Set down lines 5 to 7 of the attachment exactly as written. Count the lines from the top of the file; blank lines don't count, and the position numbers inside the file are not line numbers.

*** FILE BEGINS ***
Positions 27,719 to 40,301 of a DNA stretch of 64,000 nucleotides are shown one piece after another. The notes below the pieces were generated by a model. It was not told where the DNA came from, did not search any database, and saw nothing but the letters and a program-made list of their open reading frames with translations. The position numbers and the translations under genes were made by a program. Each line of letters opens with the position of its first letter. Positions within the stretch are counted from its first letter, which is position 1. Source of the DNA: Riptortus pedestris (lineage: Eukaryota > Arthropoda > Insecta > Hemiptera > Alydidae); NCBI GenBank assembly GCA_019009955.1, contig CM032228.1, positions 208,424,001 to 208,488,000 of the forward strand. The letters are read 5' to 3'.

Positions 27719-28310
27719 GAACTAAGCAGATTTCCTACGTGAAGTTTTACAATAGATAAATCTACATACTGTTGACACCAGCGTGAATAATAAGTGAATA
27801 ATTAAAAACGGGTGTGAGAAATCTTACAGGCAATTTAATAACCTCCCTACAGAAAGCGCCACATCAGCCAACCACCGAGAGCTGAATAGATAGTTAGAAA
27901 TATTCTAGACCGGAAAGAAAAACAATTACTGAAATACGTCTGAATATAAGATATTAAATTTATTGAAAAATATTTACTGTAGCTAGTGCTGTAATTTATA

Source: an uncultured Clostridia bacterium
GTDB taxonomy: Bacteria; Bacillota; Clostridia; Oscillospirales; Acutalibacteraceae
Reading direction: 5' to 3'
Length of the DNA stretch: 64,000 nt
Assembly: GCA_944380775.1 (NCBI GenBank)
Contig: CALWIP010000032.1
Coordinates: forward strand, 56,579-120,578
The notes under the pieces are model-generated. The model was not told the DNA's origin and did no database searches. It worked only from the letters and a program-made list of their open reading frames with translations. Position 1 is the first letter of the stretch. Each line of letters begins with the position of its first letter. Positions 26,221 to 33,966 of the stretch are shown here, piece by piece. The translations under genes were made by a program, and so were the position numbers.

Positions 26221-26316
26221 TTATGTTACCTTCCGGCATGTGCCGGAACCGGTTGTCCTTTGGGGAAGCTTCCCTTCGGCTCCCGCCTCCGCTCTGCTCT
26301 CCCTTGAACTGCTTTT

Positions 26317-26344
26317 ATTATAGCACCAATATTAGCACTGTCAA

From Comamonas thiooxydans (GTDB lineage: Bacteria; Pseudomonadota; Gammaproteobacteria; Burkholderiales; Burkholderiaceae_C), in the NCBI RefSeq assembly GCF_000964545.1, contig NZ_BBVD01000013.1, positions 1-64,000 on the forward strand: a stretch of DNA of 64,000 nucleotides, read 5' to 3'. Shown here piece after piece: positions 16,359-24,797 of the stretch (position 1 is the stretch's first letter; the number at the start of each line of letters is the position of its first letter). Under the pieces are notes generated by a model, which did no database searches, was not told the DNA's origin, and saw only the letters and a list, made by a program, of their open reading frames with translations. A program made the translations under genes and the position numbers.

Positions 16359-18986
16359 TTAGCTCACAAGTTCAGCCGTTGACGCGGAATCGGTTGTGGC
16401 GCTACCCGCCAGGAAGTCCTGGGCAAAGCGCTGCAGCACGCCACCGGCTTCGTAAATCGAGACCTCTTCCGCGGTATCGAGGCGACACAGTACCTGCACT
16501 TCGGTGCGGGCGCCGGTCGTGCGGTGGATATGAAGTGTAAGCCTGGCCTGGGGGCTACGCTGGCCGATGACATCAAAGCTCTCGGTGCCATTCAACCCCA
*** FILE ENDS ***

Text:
27901 TATTCTAGACCGGAAAGAAAAACAATTACTGAAATACGTCTGAATATAAGATATTAAATTTATTGAAAAATATTTACTGTAGCTAGTGCTGTAATTTATA

Source: an uncultured Clostridia bacterium
GTDB taxonomy: Bacteria; Bacillota; Clostridia; Oscillospirales; Acutalibacteraceae